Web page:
Waste Land (2010) http://www.imdb.com/title/tt1268204/
Artist Vik Muniz decided to to undertake a new art project that would the make the world aware of Jardim Gramacho, the world's largest landfill on the outskirts of Rio de Janeiro. He also chose to highlight the catadores, the folks that pick through the landfill daily for recyclable materials, making a meager living off of their pickings. Vik starts off meeting catadores and taking their pictures and listening to their stories. He then enlists the help of a few of them to work with him to make giant mosaic representations of the best of the photos taken. Basically the photo would be projected on the floor and under Vik's guidance the catadores would fill out the image with recyclable items brought to the studio from the landfill. Once a giant image was constructed a large-format photo was taken from a height.
You can see some images from the film at http://www.wastelandmovie.com/gallery.html
The documentary isn't only about his process. We meet the people Vik meets. We learn about their lives, and we see how their lives change while they assist Vik in crafting the giant images in the studio. While transforming trash into art we see how the people themselves transform as a result of the artistic process. They move from living a life of accepting the status quo to rejecting the life they've been living and striking out to make a life better for themselves.
The end result? Good art that sells well at auction, proceeds from those sales go back into helping the catadore community, and we see good people improve their lives along the way too. You get to care about these folks as you learn their past and present lives, and you get to see what sort of future this art project opens for them.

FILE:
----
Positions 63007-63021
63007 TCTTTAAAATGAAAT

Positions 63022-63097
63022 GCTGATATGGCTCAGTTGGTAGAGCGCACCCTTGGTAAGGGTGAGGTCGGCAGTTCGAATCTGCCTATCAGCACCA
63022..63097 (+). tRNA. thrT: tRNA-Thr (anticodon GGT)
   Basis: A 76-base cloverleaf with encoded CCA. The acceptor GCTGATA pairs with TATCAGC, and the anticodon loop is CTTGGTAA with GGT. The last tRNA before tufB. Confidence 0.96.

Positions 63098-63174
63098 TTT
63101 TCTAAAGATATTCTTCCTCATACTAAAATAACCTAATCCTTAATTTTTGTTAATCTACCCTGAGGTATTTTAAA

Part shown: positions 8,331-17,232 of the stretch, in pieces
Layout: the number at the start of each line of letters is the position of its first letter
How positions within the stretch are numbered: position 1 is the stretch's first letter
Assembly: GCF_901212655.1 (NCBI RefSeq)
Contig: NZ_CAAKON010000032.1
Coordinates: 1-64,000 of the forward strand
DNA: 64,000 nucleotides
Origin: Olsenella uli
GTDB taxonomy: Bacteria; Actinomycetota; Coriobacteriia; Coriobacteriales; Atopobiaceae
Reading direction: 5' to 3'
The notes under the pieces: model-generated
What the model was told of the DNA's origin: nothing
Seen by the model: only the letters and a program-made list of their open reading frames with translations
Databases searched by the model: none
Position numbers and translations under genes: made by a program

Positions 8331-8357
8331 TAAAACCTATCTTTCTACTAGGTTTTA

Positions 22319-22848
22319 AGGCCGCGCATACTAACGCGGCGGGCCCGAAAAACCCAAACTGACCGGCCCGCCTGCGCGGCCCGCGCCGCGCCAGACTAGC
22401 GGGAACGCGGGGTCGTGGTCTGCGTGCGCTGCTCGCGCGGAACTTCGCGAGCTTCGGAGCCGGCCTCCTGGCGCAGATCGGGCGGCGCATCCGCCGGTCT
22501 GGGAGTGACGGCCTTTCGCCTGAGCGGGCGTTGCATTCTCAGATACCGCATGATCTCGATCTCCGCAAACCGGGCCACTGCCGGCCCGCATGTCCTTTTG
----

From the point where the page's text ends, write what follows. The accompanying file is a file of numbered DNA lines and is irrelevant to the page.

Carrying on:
This documentary works so well because we as an audience get to follow the process and project from its inception to execution and into the payoff. It is edited together well, moves at a good pace that doesn't tire the viewer. The wide shots probably can't capture the immense size of this landfill and do it justice, the tight shots put you right next to the catadores. Conversations in Portuguese are subtitled for us English speakers, and there are some long stretches of Portuguese so be prepared to do some reading. As a viewer immersed in the film I forgot I was reading captions while I watched, so it isn't a bother.
If you're a sort that enjoys a good documentary with a positive message from time to time, check this one out.
If you happened to watch Bravo's "Work of Art: The Next Great Artist" you'll be pleased to see Simon de Pury in this documentary. He's running the auction in London of one of the works from this project and gives a little bit of interview time.
I happened to catch this gem of a documentary on PBS's Independent Lens series.